The Government has released the full text of the CPTPP along with a hefty document on the expected impact of the trade deal, formerly known as the TPP.
The Minister of Trade David Parker says the agreement will see the standard of living improve for everyone from a freezing worker to the owner.
The Ministry of Foreign Affairs and Trade (MFAT) document says New Zealand is expected to see a GDP increase of between 0.3 percent and 1 percent - in dollar terms, that's between $1.2 billion and $4b a year.
The analysis says the benefits of the trade deal exceed those of New Zealand's trade deal with China. It opens new deals with Japan, Canada, Peru and Mexico.
The impact of not signing the CPTPP would be a $183 million decline in GDP, the 243-page document says, as supply chains would be eroded, competitors would be favoured and investment diverted from New Zealand.
The document states the impact on areas outside the economy will be minimal - and anticipates a "net positive" effect on employment.
It says "no impact is expected" in areas including: social regulation, health, immigration, human rights, Treaty of Waitangi, culture (including digital economy) and the environment.
The estimated economic impact
Tariffs will be eliminated on NZ exports to CPTPP countries within 16 years, with some exceptions.
The CPTPP will give New Zealand "greater opportunities" to bid for government contracts in CPTPP markets.
In dollar figures:
- Reduction in tariffs estimated to increase New Zealand's GDP by $760 million
- Reduction in non-tariff measures $363M to $1.2B
- Improved trade facilitation measures $0 to $360M
- Reductions on barriers on services trade: $47m to $1.6b
The Treaty of Waitangi
MFAT's modelling says due to the CPTPP's provision that preserves "the pre-eminence of the Treaty of Waitangi in New Zealand", nothing in the trade deal will prevent the Crown from meeting its obligations to Maori "and New Zealand's interpretation of the Treaty of Waitangi will not be subject to dispute settlements."
The scope of ISDS tribunals has been narrowed compared to the TPP. Private companies who enter Government contracts will not be able to use ISDS clauses if there is a dispute.
MFAT's National Interest Analysis says a reciprocal agreement with Australia means the ISDS tribunals do not apply between our countries. "This covers 80 percent of our overseas investment from CPTPP countries as a whole."
MFAT says the trade deal will not impact New Zealand's pharmaceutical purchasing arm Pharmac.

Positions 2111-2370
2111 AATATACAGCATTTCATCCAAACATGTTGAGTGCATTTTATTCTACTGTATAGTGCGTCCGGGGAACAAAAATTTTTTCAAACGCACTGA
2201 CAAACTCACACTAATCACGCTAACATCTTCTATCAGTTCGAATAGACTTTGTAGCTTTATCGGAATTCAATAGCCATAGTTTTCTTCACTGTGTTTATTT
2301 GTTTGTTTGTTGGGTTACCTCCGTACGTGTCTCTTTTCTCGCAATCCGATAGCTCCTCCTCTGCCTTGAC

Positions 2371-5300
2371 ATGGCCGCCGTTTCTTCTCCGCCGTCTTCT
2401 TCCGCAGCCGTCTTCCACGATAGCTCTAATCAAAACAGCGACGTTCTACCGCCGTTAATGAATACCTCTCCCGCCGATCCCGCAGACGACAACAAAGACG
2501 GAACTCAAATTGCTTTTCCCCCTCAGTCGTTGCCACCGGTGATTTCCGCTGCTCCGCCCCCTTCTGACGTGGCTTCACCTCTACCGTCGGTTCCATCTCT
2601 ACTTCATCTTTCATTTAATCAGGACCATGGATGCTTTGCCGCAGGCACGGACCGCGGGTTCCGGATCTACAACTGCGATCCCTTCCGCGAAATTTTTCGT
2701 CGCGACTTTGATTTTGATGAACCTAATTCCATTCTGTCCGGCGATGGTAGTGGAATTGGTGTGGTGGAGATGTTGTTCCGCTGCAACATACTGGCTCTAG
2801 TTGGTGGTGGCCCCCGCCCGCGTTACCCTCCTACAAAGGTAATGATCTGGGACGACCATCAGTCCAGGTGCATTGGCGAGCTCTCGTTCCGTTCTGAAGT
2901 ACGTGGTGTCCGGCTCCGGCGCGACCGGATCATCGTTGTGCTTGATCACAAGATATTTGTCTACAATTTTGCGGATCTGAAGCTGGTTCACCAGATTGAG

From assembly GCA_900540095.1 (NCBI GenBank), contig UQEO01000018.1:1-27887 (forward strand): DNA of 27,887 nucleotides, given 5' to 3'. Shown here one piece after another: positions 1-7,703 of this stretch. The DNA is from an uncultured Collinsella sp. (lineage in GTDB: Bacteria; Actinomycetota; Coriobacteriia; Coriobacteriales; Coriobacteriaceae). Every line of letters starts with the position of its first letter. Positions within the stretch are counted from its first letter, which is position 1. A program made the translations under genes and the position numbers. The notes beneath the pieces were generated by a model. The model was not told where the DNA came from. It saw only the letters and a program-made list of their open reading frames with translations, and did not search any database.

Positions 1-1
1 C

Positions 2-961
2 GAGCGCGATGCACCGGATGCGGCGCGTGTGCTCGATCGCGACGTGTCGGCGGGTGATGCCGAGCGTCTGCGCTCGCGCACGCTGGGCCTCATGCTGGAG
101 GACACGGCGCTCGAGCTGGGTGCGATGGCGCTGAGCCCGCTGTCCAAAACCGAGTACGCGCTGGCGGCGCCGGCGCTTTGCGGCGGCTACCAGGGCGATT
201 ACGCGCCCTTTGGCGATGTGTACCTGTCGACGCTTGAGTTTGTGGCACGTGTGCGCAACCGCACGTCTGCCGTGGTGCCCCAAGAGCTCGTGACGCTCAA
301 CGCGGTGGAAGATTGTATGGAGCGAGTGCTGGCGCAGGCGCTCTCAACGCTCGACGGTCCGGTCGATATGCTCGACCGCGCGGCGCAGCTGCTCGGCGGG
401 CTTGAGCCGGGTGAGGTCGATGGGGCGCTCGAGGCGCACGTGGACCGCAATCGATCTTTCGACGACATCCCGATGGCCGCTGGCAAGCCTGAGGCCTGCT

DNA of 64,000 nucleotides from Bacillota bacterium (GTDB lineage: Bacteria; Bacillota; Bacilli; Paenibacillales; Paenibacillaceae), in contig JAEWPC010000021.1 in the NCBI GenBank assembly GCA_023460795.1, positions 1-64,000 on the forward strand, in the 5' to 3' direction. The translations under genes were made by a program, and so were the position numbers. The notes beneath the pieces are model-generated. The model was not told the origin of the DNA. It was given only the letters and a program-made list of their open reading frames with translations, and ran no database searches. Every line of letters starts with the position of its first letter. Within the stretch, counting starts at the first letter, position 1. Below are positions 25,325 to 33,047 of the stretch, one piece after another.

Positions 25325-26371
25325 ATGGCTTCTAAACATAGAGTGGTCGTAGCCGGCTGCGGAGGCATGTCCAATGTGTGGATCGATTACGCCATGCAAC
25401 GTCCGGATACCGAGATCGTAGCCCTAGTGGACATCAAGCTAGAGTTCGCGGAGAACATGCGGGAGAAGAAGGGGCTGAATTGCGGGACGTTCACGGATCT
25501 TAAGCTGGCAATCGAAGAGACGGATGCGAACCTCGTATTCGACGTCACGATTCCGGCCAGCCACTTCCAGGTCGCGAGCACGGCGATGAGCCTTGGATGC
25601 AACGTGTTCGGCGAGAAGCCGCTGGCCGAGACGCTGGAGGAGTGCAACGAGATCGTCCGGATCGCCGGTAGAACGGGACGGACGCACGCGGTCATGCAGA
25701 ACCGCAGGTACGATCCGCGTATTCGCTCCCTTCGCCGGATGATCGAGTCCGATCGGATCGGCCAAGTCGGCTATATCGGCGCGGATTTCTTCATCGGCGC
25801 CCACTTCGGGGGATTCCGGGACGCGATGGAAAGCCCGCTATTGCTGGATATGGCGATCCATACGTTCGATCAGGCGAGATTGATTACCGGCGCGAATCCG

Trade Minister David Parker gave a guarantee the Pharmac model won't be affected.
The United States
An early action taken by United States President Donald Trump was signing an executive order taking the United States out of the TPP.
Parker says the US won't have a right to re-enter the deal "just because they want to."
The deal will go to select committee and the public will get a chance to submit on it.
It will come into effect at the end of the year.
A number of intellectual property provisions have been suspended. There is "no longer a need to extend New Zealand's copyright term to 70 years", but New Zealand will be required to enact a number of other intellectual property amendments.
Performers will be given "new exclusive rights" and Customs will be given the power to temporarily detain suspected pirated works. Additional damages will also be awarded for trademark infringements.
The Greens - the only continued TPP opposition
The Greens are the only party in Parliament opposing the deal.
On Wednesday afternoon, co-leader James Shaw said while Mr Parker has "done a good job" narrowing the scope of ISDS tribunals, those suspensions could be undone if the US was to enter the deal.
"A number of these provisions have only been suspended on the assumption the US won't come in, but if the US does come in those other clauses we were worried about will come into force.
"Our appetite for risk just isn't that high. There are things in it that are good, but on balance, the continued existence of the ISDS means we can't support it," Mr Shaw said.
NZ First had some harsh pre-election criticisms of the deal, but Winston Peters says the party now support the deal because of changes that have been made. He says it's now a substantially different deal.
- Kiwifruit tariffs eliminated, including duty free access to Japan, which is NZ's largest kiwifruit market
- Tariffs on wine will be eliminated
- Nearly all tariffs on sheep meat will be eliminated
- All tariffs on forestry will be eliminated
- Tariffs on apples eliminated within 11 years
- Beef export tariffs to Japan will drop from 38.5 percent to 9 percent over 16 years
- 99 percent of fish imports into Japan will be eliminated within 11 years